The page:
Monday, October 8, 2012

Letter to OK House Education Committee Responding to Interim Study of National Board

I just sent this note to all the House members of the Education Committee. They are studying the feasibility of the National Board support program and stipend program in Oklahoma. Of course the meeting is during the school day, so I can't attend. 

I have found this year highly frustrating, since more students means less time to write and to communicate to my Legislators. I'm sure they're not heart-broken, but in my effort to grade and keep up with my students, the writing has had to stop. Unintended consequence of education reform, I guess....

Good evening. Thank you for letting me talk to you about National Board. I will not be able to attend the meeting's our last day of classes before Fall Break, and I really need to be with my students.

I have not been able to share my concerns with you this year, since I have more students -- 155 per day, and more students means more grading, more contacts, more emails. II know timely feedback to students is one of the most important ways to impact student learning, and that means I work hard to get papers back the day after they're turned in.  That means no time for writing, for communicating with you, even for's been a tough beginning of the year. I'm hoping to get the balance back soon. I don't want you to think my silence is disinterest or apathy. It's bone-numbing fatigue of 3+ hours of grading a night.

I know you're studying the feasibility of our ELO-NBPTS program in Oklahoma, and you're wanting evidence of the effectiveness of NBCTs in the classroom. Boy, do I have opinions. I was in the third class of NBC candidates, and have recently renewed my certification, even though I am retiring this year. There was no way I intended to retire as a former NBCT! This certification is the most important professional learning of my long career. Not only because of what I've learned, but also because of the many ways I can affect student learning, document that learning, and expect even more from my students.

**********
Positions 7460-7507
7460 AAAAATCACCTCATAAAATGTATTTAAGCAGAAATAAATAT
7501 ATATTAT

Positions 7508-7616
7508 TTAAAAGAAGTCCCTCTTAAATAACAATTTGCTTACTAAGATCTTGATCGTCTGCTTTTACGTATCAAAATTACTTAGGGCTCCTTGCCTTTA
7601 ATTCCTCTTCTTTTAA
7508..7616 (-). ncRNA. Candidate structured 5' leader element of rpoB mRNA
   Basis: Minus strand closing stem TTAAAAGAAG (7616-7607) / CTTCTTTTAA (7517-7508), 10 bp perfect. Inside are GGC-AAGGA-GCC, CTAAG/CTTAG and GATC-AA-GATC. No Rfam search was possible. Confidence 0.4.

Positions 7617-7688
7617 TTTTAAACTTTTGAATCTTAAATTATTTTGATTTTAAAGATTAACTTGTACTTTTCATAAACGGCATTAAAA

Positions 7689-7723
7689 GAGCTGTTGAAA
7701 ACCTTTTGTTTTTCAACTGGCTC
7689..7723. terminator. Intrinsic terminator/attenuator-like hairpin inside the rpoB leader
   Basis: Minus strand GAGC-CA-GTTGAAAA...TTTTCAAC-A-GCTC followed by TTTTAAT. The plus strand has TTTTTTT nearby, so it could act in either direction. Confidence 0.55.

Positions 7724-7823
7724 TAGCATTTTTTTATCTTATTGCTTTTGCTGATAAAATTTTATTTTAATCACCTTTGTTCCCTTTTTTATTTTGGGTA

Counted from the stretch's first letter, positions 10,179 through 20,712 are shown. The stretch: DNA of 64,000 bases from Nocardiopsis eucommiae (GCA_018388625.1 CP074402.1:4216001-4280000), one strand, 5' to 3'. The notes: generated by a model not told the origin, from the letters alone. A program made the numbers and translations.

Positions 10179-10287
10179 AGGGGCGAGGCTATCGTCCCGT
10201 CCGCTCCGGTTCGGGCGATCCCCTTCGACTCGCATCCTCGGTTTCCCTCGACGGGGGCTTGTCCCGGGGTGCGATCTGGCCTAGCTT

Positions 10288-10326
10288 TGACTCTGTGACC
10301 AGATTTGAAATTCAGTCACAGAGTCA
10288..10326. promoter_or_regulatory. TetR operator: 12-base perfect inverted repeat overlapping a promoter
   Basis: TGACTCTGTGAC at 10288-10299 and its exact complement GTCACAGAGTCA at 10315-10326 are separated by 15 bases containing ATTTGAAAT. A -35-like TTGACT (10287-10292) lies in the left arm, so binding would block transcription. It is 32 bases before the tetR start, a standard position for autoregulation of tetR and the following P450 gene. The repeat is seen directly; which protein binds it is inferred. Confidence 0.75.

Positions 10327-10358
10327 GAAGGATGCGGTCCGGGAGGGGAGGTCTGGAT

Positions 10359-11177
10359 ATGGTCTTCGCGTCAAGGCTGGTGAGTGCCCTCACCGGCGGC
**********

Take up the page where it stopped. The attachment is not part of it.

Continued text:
My NBC has allowed me to work with education professionals from SNU, from OU, where I've taught undergraduate and graduate classes as an adjunct. I've participated in a national committee through National Writing Project and have been asked to present at National Council of Teachers of English. I am visible as an NBCT, in the classroom. My NBC is my ticket to state and national leadership. This all comes back to student impact, because my leadership helps me learn new ways to reach out to my students.

Since my NBC, I have crafted an English elective, Reading for Pleasure, with student impact in mind. I invented the class to prove students can change their attitude about reading and their practices. Students leave my class more confident in their reading, and much more likely to enjoy it. They face college or the workplace much more able to communicate. 

Students see the direct connection between my class and their performance on standardized tests -- their EOIs, their AP tests, and the ACT. I have evidence of improved scores, more confidence when taking the tests if you'd like to read my research.

This year, in four weeks, my students have read 390 books. They have reflected on their attitudes about reading, they have set personal goals for their class. They have recorded their reflections about books. They have had conversations with other students, and they have produced multi-media presentations.

Students have, for the past two semesters, read nearly half-a-million pages each semester. They report they read faster and comprehend better. They see the cross-over to other high school classes, and improvement in their writing skills in all classes.